Still, Kent County Commission Chairman Steven Heacock isn’t absolutely certain that he will seek one of the two newly created seats for the 17th Circuit Court. Although his petition drive to get on the ballot has been underway for a few weeks, Heacock told the Business Journal last week that a final decision on whether or not he would run would be coming in a few days. He did say, however, he was more than half certain he would run.
“My struggle is that I’m not certain that this is what I want to do. I’m still working through the decision-making,” he said.
Heacock said that some of his closest friends thought he might seek a state legislative post because of his current involvement in public policy at the county level. But he noted that he has already endorsed candidates in the state Senate and House races that he is qualified to run in, and wouldn’t think of pulling his support. Besides, he said, he considers serving on the state judiciary as the most important position a lawyer can attain.
“I will make a final decision on whether or not I’m running for judge within the next two weeks. I’m certainly walking down that path. It’s better than 50-50 at this point,” he said on Tuesday of last week.
Two of the factors that encouraged Heacock to go ahead with the petition drive were that he enjoys serving the public and likes being a lawyer. Other elements that played roles in his decision were his background in business and law, his feeling that justice is a vital ingredient in the quality of life for a community, and his desire to stay in the area.
Candidates need to file petitions containing 2,000 signatures of registered voters by Tuesday, April 30. Those who qualify will be on the primary ballot in August and the top four vote getters will face off in November. Two winners from that election will claim the pair of judicial seats in January. At least a dozen candidates are collecting ballot signatures.
Heacock and Priority Health parted company about two weeks ago. He served as vice president of development and general counsel for the managed care company since 1997. Before going there he was at Warner, Norcross & Judd for 13 years, a former partner and trial lawyer who specialized in business and health care law. He also is a CPA.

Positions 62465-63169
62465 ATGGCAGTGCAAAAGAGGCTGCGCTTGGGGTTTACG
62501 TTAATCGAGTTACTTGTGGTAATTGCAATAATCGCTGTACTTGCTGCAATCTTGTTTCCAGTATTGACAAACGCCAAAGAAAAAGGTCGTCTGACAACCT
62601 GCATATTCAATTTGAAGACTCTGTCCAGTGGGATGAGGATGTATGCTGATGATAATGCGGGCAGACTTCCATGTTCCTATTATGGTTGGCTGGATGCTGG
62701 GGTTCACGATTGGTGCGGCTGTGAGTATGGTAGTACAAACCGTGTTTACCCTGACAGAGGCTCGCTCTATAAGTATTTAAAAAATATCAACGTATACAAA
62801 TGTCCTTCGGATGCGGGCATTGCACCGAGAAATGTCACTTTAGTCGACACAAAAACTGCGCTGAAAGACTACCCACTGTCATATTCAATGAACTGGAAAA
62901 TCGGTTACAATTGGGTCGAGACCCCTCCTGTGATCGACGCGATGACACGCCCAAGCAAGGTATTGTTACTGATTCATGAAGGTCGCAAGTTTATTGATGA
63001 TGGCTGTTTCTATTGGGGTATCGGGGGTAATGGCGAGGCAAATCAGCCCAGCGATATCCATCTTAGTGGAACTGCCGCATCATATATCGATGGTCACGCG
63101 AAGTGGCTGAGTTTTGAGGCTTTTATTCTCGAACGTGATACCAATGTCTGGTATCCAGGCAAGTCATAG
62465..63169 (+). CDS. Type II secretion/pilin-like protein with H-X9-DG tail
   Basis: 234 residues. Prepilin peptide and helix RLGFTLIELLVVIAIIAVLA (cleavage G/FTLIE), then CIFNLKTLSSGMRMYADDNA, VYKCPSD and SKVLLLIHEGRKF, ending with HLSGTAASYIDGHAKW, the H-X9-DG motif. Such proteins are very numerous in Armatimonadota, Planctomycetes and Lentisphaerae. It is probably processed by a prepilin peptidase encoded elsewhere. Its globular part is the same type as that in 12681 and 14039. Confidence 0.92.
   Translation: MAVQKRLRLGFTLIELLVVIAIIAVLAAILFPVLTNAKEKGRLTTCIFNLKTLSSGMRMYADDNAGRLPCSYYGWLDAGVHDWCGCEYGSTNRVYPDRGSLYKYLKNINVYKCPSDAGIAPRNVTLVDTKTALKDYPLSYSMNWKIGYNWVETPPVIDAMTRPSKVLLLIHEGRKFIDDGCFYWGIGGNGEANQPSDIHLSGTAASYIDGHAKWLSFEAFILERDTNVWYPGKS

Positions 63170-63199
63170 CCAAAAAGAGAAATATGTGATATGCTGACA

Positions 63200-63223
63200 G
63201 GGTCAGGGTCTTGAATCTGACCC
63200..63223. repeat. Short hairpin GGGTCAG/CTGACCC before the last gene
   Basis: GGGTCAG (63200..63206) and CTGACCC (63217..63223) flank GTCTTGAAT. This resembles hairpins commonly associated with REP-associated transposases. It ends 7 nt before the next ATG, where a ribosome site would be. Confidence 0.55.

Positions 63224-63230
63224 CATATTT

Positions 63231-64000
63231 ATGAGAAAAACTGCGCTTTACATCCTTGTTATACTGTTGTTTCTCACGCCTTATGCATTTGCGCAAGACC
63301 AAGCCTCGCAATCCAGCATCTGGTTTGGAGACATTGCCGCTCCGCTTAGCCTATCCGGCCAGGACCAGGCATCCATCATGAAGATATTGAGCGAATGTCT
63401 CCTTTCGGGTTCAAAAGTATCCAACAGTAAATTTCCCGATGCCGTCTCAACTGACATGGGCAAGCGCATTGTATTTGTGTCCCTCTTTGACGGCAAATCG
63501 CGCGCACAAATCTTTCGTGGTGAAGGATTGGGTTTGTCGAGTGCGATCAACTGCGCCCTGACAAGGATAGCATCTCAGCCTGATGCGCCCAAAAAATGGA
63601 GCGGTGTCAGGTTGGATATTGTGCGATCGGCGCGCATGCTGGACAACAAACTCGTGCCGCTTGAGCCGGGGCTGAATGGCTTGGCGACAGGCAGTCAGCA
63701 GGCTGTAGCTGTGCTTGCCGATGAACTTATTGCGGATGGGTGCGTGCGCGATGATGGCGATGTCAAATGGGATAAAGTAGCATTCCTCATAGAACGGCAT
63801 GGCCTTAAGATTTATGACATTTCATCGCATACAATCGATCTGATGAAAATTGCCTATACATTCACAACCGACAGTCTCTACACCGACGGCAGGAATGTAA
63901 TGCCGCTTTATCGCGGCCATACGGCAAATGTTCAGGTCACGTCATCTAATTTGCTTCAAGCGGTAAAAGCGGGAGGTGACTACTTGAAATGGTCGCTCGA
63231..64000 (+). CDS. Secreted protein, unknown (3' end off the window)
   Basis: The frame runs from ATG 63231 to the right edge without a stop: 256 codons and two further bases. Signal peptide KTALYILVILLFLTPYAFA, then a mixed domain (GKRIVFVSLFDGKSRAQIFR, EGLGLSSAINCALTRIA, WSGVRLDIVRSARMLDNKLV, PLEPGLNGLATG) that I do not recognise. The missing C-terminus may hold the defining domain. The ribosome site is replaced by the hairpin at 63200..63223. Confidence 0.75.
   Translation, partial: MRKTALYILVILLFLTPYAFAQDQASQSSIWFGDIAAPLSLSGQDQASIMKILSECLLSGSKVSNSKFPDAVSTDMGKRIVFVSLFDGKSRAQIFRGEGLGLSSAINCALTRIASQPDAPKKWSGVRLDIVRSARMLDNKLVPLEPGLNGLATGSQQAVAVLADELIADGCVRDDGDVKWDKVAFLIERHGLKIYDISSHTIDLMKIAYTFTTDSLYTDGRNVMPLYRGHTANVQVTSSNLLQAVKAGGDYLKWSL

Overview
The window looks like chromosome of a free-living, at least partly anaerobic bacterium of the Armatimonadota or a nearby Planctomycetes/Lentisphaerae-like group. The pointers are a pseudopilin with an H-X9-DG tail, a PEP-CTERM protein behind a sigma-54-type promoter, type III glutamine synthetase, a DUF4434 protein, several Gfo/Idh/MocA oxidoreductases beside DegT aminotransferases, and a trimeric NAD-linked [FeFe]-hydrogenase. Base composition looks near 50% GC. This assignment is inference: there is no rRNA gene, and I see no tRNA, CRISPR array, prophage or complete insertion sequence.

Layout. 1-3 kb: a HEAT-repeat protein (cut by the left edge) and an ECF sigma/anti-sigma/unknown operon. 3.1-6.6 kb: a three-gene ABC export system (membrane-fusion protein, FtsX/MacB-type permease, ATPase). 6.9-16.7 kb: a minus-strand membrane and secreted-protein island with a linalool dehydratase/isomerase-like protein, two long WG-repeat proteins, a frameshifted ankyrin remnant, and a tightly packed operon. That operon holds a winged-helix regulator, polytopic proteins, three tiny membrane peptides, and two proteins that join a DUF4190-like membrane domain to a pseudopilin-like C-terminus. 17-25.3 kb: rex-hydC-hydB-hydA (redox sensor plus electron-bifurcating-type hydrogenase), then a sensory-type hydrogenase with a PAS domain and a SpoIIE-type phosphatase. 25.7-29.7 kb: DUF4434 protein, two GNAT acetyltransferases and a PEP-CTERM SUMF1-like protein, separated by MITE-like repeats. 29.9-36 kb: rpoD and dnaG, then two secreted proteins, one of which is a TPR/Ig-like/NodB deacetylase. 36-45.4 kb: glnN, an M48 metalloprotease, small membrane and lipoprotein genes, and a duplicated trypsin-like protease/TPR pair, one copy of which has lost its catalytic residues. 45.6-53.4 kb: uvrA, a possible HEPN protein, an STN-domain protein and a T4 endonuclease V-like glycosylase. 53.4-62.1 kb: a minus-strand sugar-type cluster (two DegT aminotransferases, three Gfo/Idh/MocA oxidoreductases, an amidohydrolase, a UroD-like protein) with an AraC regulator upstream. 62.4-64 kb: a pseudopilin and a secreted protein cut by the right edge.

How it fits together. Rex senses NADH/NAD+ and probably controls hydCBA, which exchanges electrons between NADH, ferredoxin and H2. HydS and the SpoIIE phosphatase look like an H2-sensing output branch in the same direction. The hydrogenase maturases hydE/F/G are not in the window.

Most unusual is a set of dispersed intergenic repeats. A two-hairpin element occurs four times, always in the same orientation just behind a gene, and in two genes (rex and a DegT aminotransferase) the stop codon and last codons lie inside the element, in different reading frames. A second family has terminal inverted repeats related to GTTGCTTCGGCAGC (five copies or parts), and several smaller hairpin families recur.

Heacock said he would stay on as county chairman and commissioner from the 5th District until his term expires at the end of the year. He will also continue to serve on the Convention and Arena Authority board through December, and added that he would remain on that panel if the county should select him as its representative next year.
“I stand willing and ready to serve and would like to do that. Now, it may be that the county would prefer to have an active commissioner in that role, and I certainly would respect that,” he said.
Heacock has been a CAA board member since its inception in April 2000, and was that group’s chairman until last January. He is in his third year of chairing the county commission.
“I just feel so blessed to have friends and supporters that care. I’ve had a number of people come up to me and ask what can they do,” said Heacock of the support he has received. “They say it casually, but it really means a great deal to me.”